Here I will theoretically discuss various regularization techniques used in the learning process.

General Knowledge

Regularization techniques are used to reduce the overfitting in the learning process. Overfitting occurs when our model learns the input so much better that it could only further resolve the scenarios that seem similar to the input. It behaves very badly if something gets out of the scope of the input. Overfitting causes a lot of problems if we have our overfitted model in the production. Let’s learn the techniques.

One way to reduce overfitting is to reduce the number of parameters — that’s a conventional approach. Now, instead of reducing the number of parameters, we use the all the parameters, but we penalize the non-required, unimportant parameters which do not affect the output. We penalize those parameters for being non-zero, for their existence — that’s an unconventional approach.

L2 Regularization

L1 and L2 regularization are two different ways to represent the same thing.

As per the L2 regularization, the thing that matters is a loss, and if the loss in output will be more, we will backpropagate more to decrease the parameter, aka parameters to decrease the loss. In this procedure, weights which would non-zero or slightly near to zero would tend to become zero, thus, ineffective. This is how L2 regularization occurs.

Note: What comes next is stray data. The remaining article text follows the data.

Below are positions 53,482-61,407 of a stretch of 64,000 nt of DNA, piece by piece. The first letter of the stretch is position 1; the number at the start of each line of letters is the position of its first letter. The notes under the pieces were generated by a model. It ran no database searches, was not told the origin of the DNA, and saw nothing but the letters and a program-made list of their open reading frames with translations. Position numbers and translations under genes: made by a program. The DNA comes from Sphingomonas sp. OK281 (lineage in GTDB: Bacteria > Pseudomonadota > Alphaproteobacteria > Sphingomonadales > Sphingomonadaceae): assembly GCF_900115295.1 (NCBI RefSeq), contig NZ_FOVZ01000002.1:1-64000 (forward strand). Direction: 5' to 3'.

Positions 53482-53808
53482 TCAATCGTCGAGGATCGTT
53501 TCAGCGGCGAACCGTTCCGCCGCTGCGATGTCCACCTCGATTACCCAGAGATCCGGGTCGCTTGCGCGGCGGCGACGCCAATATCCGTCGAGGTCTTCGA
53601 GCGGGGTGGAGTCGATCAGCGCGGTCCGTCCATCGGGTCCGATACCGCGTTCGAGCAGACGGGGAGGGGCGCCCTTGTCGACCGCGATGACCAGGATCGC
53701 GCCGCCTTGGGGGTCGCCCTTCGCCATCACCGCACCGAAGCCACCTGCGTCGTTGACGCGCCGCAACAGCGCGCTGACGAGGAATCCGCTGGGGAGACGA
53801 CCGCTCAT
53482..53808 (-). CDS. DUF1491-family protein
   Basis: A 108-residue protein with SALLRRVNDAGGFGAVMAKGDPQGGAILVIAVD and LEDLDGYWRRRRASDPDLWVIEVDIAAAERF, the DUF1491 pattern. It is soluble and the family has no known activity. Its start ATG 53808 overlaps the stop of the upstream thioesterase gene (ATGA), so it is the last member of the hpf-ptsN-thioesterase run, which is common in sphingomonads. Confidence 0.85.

Thus, we add the sum of the square of end weights multiplied with the number a to the the loss. This number is also known as weight decay.

L1 Regularization

L1 regularization is also known as weight decay. As per this regularization technique, instead of adding something to weights, we subtract directly from the gradients. Now, what is subtracted from the gradients is the loss derivative, as defined in the above image. So, we are doing the same thing, if the loss would be higher; still, backpropagation would occur, and our weights would be improved. And if we directly subtract from the gradients something, that would also enhance the weights.